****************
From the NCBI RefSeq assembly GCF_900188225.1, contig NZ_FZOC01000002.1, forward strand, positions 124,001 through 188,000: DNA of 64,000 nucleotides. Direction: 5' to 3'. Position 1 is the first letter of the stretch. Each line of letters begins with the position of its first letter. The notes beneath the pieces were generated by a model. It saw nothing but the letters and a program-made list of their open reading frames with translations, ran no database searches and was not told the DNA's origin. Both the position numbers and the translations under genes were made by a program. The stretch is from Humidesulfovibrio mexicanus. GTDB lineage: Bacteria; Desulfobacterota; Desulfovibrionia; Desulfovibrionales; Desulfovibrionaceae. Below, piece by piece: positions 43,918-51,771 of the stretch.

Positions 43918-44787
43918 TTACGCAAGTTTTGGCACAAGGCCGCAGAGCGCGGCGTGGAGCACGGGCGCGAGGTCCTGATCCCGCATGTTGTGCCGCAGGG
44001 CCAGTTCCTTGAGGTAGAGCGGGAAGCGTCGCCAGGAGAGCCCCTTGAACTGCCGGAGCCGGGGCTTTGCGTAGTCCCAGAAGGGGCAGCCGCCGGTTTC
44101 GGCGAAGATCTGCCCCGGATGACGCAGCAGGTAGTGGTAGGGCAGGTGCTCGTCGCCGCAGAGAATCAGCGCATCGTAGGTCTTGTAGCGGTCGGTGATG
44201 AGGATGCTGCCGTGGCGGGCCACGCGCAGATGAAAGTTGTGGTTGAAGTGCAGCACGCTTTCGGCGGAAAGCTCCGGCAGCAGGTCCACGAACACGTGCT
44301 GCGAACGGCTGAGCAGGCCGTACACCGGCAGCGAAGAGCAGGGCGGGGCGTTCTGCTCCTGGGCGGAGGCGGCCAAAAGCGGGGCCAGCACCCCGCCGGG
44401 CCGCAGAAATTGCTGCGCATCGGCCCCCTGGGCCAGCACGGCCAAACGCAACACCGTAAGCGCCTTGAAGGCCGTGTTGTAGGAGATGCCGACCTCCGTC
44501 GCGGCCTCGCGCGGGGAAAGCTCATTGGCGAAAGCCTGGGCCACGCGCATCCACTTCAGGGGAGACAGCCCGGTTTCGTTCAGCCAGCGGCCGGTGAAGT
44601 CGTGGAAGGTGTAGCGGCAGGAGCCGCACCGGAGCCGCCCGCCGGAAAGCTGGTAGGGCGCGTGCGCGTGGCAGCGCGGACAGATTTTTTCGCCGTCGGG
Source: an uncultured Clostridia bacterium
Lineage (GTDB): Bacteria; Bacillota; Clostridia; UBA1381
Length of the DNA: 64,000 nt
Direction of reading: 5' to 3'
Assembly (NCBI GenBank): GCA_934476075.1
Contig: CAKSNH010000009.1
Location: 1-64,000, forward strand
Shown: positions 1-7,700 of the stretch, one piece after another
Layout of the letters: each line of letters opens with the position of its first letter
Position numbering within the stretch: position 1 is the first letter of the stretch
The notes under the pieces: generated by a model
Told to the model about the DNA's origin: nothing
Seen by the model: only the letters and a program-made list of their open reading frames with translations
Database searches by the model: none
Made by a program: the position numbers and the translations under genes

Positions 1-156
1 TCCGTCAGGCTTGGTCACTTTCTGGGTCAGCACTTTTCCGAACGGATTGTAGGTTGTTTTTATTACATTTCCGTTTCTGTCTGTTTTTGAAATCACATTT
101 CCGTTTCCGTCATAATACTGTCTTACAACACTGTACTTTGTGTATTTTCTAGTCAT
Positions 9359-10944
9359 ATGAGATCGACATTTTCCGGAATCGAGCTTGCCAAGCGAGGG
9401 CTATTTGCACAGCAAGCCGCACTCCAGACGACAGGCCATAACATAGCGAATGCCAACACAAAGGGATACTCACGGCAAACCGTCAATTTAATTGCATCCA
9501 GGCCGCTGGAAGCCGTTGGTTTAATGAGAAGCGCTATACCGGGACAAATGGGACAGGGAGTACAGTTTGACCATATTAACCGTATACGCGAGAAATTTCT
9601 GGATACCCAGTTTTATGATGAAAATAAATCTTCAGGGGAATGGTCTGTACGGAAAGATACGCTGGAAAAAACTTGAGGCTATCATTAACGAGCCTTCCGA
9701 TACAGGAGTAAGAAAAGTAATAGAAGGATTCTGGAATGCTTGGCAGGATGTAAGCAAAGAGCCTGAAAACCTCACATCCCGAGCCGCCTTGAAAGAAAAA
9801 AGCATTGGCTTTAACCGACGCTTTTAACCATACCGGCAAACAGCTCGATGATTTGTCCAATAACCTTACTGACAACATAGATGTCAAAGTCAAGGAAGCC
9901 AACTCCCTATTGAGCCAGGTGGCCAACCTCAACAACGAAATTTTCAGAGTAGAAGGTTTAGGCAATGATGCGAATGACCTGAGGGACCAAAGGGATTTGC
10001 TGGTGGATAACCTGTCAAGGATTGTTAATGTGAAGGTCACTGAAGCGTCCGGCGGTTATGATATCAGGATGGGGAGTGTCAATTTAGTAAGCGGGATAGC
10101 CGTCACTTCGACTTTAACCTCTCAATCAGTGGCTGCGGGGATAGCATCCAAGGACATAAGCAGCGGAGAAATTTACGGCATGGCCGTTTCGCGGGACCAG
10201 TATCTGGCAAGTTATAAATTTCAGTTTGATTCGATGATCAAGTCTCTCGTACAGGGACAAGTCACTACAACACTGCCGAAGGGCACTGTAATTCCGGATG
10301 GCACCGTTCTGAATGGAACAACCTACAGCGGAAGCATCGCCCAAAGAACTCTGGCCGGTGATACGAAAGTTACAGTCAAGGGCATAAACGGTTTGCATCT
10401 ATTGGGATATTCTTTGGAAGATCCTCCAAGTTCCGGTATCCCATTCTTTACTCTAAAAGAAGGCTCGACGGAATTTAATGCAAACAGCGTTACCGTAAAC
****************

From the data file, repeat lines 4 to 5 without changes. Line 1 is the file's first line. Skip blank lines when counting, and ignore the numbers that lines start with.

44001 CCAGTTCCTTGAGGTAGAGCGGGAAGCGTCGCCAGGAGAGCCCCTTGAACTGCCGGAGCCGGGGCTTTGCGTAGTCCCAGAAGGGGCAGCCGCCGGTTTC
44101 GGCGAAGATCTGCCCCGGATGACGCAGCAGGTAGTGGTAGGGCAGGTGCTCGTCGCCGCAGAGAATCAGCGCATCGTAGGTCTTGTAGCGGTCGGTGATG